Program offers MBA students business experience, future jobs
The mid-Atlantic region's civic and business leaders have long recognized that William & Mary students have fresh, innovative perspectives when it comes to solving business problems.
Since 1996, major companies have worked with second-year MBA students at the Mason School of Business through the Corporate Field Consultancy Program. During a 13-week period, students tackle real problems affecting an organization, develop creative ways to resolve the issue and propose solutions to top leaders of the organization. Recently, TFC Recycling has joined the collaborative program to utilize the intellectual power of soon-to-be W&M MBA graduates.
TFC Chief Executive Officer Paul Stacharczyk said he chose W&M's Business School for a consulting project because of its high-quality reputation.
"We are very impressed with the quality of the program and the depth of knowledge the students bring to our project," said Stacharczyk. "Our goal is to identify the economic value our Recycling Perks program brings to communities, and we have a high degree of confidence the W&M program will provide us the outstanding results we seek at a tremendous value to both the students and our company."
Under the guidance of a faculty supervisor and two executive partner advisors, students work on a variety of assignments in areas such as corporate and operational finance, marketing, strategy, management and organization, logistics and transportation, human resources and information technology.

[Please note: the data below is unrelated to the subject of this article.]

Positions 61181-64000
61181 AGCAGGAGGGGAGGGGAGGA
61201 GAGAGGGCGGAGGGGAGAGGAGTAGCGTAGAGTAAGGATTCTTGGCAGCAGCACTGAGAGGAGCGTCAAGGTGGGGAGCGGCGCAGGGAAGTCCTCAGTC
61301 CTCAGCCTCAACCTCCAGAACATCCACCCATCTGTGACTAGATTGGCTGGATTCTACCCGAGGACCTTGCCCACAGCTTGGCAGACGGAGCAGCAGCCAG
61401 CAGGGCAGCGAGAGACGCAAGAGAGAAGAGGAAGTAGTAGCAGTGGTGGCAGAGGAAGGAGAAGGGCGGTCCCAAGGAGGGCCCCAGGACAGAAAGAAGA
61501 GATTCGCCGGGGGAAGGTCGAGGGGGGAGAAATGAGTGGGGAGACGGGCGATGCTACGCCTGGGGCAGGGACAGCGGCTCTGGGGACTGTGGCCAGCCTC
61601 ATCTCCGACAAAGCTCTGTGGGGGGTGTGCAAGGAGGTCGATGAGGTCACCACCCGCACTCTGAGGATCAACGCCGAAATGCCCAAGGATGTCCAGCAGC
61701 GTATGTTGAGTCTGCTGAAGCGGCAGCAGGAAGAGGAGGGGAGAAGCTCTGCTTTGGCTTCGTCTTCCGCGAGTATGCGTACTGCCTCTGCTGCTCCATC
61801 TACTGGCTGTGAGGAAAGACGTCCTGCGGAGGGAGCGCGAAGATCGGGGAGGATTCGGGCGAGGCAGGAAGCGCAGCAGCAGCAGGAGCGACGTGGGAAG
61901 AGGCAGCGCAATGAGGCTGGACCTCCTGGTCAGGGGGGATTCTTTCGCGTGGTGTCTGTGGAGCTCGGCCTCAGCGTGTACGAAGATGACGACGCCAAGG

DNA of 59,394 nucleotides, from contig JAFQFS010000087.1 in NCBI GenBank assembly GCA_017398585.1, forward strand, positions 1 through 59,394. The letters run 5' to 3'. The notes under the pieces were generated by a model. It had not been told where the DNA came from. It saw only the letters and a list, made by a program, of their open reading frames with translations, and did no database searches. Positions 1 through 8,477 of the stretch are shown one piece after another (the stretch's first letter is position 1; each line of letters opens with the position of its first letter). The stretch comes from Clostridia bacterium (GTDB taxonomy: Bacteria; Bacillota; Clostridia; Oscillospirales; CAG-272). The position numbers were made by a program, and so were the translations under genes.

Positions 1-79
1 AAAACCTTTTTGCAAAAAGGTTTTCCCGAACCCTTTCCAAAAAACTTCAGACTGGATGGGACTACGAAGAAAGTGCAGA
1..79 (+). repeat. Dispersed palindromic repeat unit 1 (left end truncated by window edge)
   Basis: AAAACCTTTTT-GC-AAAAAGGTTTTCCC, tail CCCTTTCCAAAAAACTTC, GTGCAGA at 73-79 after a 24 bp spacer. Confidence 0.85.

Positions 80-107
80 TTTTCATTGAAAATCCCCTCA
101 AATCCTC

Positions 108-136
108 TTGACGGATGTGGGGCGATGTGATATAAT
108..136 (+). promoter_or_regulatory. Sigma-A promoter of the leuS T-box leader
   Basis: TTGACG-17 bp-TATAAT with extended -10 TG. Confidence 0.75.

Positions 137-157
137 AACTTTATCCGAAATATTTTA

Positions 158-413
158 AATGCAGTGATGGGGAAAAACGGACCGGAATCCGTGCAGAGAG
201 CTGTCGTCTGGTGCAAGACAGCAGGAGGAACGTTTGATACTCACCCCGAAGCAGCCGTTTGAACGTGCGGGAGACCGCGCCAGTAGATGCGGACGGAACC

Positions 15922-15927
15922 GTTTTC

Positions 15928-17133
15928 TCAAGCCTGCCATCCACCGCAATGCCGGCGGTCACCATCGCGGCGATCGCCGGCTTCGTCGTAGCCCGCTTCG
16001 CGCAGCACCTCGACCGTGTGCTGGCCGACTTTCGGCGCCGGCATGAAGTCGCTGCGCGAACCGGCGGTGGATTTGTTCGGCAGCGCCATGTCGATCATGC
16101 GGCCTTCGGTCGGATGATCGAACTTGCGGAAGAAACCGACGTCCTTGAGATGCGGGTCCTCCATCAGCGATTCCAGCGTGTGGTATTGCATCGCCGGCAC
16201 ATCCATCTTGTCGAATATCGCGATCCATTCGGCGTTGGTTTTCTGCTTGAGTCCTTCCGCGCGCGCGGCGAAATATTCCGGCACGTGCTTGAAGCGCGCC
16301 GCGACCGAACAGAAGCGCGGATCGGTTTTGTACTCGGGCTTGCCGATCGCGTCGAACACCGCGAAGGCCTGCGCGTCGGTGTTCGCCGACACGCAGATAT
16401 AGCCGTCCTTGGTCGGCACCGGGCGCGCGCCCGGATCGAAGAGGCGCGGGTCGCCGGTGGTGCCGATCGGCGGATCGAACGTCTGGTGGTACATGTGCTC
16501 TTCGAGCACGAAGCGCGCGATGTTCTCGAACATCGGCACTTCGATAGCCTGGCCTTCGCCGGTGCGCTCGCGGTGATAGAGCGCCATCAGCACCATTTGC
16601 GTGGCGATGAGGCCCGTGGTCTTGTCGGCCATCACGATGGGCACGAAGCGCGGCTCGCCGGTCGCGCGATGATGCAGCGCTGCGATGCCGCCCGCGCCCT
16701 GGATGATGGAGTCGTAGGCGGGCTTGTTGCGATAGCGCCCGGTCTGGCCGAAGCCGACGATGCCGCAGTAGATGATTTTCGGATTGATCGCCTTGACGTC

The program also exposes students to a unique cadre of advisers known as Executive Partners. These advisers - who once worked as full-time business executives - hail from more than 20 different industries.
Craig Connors, vice president of the PACE Program with Riverside Health System, said the program is a partnership with tangible benefits.
"For companies, it offers quality, insightful, open-minded evaluations of business challenges. The [student] teams' recommendations are actionable and practical,"he said. "Companies also get the added benefit of seeing top job prospects perform in real-life situations. It has been an excellent recruiting conduit for us through the years."
Last year, Wes Atwood '13 worked with his peers to build a robust sales channel optimization model for a new project their client had just launched. During the course of the project, Atwood said his team uncovered several additional opportunities for sales improvement to present to the client. In the end, they developed a flexible model for the business, identifying quantified strengths and weakness within the sales process, said Atwood.
"Looking back, the Field Consultancy Program was an exceptional opportunity for me to apply my business education to an actual business problem and provide the client with something of genuine value, " he said.
James Hewitt, director of the Corporate Field Consultancy Program, described the educational experience as a "robust complement to traditional coursework and a true test of a student's leadership capabilities."
"Students gain a unique opportunity to broaden their experience base in an industry, manage a project and meet a client's expectation," he said.
Often, W&M students exceed their client's expectations and, in turn, end up working for the company, Hewitt added.
The 2013 Field Consultancy Program began in October and runs through April 2014.